DA Kentner is an award winning author who also enjoys meeting and interviewing authors of many genres.

As author KevaD, my novel "Whistle Pass" won the 2013 EPIC eBook Award for suspense. Previously, in 2012, it won a Rainbow Award in the historical category. "Whistle Pass" is currently out of print, though I'm considering finding a new publisher, or self-publishing the novel. What do you think?

"The Caretaker", a 3,000 word short story, won 'Calliope' magazine's 18th annual short story competition. Click the blue ribbon to view their site and entry rules for this year's short fiction competition.

Friday, January 13, 2012

NYT & USA Today Bestselling Author Mary Burton

Crime and thriller author Mary Burton’s professional background is in marketing. In fact, she wrote a book on the subject – “The Insider’s Guide to Direct Marketing.” She also has written (and ghostwritten) articles for periodicals including the Virginia Review and Innsbrook Today. Married with two children, Mary enjoys yoga, cooking, hiking, and triathlons. So, how did this seeming lady next door become the author of some of today’s premier mystery and crime novels?

Mary’s path started with historical romance, not murder and mayhem. “A Bride for McCain” introduced the character Jessica Tierney, a woman on the run who must find the inner strength to forge the life she desires. Set aside that story’s romantic traditions for a moment. Jessica is a woman who must think on her feet as she searches for happiness and an answer to her dilemma. In that character and the ones who followed in sixteen romance novels, Mary established a pattern of women who will and do tackle the world around them while coping with whatever personal issues Mary heaps upon them. Mary’s skill in creating these intriguing characters and masterfully constructed plots has contributed to her success in mystery/thriller.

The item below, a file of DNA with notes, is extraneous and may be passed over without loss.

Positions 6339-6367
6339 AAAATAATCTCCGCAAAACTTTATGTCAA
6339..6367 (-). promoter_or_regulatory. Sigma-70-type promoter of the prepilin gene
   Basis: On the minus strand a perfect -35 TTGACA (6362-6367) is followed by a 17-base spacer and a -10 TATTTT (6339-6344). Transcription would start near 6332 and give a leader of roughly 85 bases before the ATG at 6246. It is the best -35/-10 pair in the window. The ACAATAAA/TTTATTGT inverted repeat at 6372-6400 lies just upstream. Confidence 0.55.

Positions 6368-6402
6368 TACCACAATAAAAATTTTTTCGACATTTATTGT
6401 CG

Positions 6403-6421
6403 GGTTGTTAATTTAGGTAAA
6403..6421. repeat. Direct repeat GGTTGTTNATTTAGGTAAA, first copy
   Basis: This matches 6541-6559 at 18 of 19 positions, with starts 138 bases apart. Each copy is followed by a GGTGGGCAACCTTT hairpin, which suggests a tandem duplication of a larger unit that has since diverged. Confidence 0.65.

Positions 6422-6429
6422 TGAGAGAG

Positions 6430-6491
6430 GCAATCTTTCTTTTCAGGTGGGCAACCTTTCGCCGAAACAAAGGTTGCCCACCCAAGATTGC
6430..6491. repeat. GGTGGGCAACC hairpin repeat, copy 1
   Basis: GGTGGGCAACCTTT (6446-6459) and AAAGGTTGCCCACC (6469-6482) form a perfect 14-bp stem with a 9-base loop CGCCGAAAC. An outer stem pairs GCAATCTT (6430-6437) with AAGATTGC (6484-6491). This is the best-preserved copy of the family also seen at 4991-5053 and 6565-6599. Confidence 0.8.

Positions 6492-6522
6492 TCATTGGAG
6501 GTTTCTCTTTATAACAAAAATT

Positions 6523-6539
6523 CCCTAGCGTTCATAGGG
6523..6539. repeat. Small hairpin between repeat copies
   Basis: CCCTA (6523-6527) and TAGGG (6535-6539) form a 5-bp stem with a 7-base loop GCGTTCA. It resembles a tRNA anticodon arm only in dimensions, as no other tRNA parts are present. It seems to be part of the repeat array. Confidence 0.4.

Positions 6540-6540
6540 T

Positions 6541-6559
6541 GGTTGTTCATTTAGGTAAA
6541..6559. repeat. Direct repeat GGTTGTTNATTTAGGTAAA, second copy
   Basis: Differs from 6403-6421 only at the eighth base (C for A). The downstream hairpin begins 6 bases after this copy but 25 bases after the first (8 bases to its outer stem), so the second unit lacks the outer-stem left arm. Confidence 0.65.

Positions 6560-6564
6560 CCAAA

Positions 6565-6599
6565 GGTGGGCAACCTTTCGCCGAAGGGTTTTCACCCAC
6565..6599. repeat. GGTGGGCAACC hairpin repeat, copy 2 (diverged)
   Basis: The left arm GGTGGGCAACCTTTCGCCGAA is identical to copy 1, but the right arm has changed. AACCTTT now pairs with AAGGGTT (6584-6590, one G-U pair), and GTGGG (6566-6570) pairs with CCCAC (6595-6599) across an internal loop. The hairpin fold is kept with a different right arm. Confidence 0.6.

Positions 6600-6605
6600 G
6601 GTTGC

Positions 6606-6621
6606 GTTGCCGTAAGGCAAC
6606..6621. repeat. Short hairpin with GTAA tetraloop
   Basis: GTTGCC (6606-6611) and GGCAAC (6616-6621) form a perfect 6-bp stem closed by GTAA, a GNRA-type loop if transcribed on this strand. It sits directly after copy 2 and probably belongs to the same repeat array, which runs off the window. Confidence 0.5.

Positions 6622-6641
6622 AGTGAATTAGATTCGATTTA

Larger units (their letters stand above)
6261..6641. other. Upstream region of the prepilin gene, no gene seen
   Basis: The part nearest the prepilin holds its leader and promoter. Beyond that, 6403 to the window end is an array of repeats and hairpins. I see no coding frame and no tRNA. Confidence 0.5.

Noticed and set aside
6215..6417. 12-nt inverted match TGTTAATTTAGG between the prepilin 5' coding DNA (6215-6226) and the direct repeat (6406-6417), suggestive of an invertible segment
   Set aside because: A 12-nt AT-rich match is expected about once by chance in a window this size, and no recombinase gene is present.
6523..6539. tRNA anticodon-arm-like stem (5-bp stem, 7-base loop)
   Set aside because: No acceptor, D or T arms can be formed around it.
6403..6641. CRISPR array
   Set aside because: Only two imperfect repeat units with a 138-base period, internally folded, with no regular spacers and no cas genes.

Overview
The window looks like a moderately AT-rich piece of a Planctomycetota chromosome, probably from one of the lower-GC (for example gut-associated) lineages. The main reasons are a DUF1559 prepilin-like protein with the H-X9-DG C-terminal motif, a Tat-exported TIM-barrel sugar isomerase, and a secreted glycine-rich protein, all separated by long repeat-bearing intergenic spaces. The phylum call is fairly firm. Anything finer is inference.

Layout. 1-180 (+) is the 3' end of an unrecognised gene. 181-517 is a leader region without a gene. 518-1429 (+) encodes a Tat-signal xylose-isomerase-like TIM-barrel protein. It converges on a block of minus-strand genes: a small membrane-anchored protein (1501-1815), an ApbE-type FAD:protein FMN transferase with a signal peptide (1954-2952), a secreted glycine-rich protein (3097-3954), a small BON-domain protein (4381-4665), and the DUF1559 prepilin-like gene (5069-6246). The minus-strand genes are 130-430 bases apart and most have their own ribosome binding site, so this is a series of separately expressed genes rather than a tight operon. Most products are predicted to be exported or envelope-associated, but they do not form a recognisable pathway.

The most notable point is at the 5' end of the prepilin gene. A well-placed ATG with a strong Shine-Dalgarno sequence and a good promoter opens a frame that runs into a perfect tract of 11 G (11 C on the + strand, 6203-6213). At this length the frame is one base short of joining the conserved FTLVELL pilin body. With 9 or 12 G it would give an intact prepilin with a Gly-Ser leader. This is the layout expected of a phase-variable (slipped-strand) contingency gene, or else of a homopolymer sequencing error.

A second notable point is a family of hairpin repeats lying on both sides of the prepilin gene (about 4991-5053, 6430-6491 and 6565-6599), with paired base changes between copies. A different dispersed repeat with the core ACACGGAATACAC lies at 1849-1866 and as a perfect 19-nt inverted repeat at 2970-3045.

Mary diligently infuses realism into each of her novels by attending civilian law enforcement courses as well as forensics classes for writers. To do this requires a firm dedication to not just her craft, but her readers. In “I’m Watching You,” Mary made the leap to maniacal murder and shaded pasts, firmly establishing her place as an author capable of intertwining suspense, twisted killers, and unsettling personal issues, with her love of romance.

“Before She Dies” is Mary’s latest offering, due out Jan 31st. ‘No one knows about defense attorney Charlotte Wellington's murdered sister, or about her childhood spent with the carnival that's just arrived in town. For Charlotte, what's past is past. But others don't agree. And as a madman's body count rises, she and Detective Daniel Rokov are drawn into a mission that's become terrifyingly personal.’

Sit back, enjoy, and keep the lights on.

Q) Why did you make the leap from historical romance to stories that rattle our spines, yet put a smile on our face?

A) I’ve always loved suspense. And when I wrote historicals I was always itching to add more mystery and suspense. Many times in the rough draft I’d have a strong suspense element that I loved, but that I also understood just didn’t fit with the gentler genre. Invariably, I’d cut out the mystery thread but the desire to write suspense just got stronger and stronger. However, as much as I wanted to write suspense, I also didn’t want to abandon my romance roots. Romance adds an energy and vibrancy that keeps the reader turning the pages. For me, romance and suspense are a perfect balance of emotion and action.